CLINICAL RESEARCH
Bifidobacteria and lactobacilli in the gut microbiome of children with non-alcoholic fatty liver disease: which strains act as health players?
 
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Submission date: 2016-05-09
Final revision date: 2016-07-01
Acceptance date: 2016-07-22
Online publication date: 2016-09-06
Publication date: 2017-12-20
 
Arch Med Sci 2018;14(1):81–87
 
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ABSTRACT
Introduction: Non-alcoholic fatty liver disease (NAFLD), considered the leading cause of chronic liver disease in children, can often progress from non-alcoholic fatty liver (NAFL) to non-alcoholic steatohepatitis (NASH). It is clear that obesity is one of the main risk factors involved in NAFLD pathogenesis, even if specific mechanisms have yet to be elucidated. We investigated the distribution of intestinal bifidobacteria and lactobacilli in the stools of four groups of children: obese, obese with NAFL, obese with NASH, and healthy, age-matched controls (CTRLs).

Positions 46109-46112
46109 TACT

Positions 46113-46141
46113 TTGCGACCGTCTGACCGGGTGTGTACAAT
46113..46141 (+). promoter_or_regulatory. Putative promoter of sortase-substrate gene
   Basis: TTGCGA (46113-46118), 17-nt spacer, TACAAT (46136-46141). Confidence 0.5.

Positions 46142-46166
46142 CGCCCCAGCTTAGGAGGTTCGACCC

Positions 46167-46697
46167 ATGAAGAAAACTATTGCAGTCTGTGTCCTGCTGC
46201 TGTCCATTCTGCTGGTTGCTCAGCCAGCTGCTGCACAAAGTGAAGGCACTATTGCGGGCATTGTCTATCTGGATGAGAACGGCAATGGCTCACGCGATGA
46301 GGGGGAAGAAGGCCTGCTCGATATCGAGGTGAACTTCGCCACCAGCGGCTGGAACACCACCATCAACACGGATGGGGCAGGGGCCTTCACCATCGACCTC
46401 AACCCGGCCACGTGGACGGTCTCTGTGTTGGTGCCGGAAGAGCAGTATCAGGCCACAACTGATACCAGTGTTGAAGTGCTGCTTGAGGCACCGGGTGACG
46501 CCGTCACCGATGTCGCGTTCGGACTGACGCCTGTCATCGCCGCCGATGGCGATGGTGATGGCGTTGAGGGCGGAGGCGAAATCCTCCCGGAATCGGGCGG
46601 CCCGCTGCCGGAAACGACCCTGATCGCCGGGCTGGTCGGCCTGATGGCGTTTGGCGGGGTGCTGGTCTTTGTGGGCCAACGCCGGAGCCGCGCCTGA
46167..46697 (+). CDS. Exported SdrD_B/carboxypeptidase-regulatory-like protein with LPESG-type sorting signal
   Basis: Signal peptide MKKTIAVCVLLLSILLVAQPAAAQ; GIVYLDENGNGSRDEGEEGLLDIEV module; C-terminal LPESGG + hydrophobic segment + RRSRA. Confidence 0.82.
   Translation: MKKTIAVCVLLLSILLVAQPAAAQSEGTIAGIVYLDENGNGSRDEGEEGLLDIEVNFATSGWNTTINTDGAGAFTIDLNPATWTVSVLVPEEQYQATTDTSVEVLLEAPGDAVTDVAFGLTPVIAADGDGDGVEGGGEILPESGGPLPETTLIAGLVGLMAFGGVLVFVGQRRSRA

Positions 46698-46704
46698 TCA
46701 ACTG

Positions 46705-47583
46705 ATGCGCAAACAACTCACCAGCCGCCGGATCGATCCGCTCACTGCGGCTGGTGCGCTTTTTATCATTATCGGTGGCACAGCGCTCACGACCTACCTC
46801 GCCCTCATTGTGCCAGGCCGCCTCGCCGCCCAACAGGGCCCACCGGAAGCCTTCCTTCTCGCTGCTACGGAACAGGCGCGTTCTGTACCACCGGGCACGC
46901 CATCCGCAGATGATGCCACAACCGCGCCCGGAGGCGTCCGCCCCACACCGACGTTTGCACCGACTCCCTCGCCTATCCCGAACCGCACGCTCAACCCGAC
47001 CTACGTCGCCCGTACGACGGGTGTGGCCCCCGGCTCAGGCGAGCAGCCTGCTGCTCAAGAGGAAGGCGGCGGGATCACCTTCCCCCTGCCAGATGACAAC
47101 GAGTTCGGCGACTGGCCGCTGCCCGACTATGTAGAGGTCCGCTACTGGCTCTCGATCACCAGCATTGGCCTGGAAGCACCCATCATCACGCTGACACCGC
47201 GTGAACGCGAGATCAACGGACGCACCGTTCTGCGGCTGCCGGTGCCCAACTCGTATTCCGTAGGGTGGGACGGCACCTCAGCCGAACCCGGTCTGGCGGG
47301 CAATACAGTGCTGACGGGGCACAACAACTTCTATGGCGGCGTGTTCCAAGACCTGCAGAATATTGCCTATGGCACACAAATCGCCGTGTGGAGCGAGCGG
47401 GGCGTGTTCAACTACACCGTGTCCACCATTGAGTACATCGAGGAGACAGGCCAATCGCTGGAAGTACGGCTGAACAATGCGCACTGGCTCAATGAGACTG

Material and methods: Sixty-one obese, NAFL and NASH children and 54 CTRLs were enrolled in the study. Anthropometric and metabolic parameters were measured for all subjects. All children with suspected NASH underwent liver biopsy. Bifidobacteria and lactobacilli were analysed in children’s faecal samples, during a broader, 16S rRNA-based pyrosequencing analysis of the gut microbiome.
Results: Three Bifidobacterium spp. (Bifidobacterium longum, Bifidobacterium bifidum, and Bifidobacterium adolescentis) and five Lactobacillus spp. (L. zeae, L. vaginalis, L. brevis, L. ruminis, and L. mucosae) frequently recurred in metagenomic analyses. Lactobacillus spp. increased in NAFL, NASH, or obese children compared to CTRLs. Particularly, L. mucosae was significantly higher in obese (p = 0.02426), NAFLD (p = 0.01313) and NASH (p = 0.01079) than in CTRLs. In contrast, Bifidobacterium spp. were more abundant in CTRLs, suggesting a protective and beneficial role of these microorganisms against the aforementioned diseases.
Conclusions: Bifidobacteria seem to have a protective role against the development of NAFLD and obesity, highlighting their possible use in developing novel, targeted and effective probiotics.
eISSN:1896-9151
ISSN:1734-1922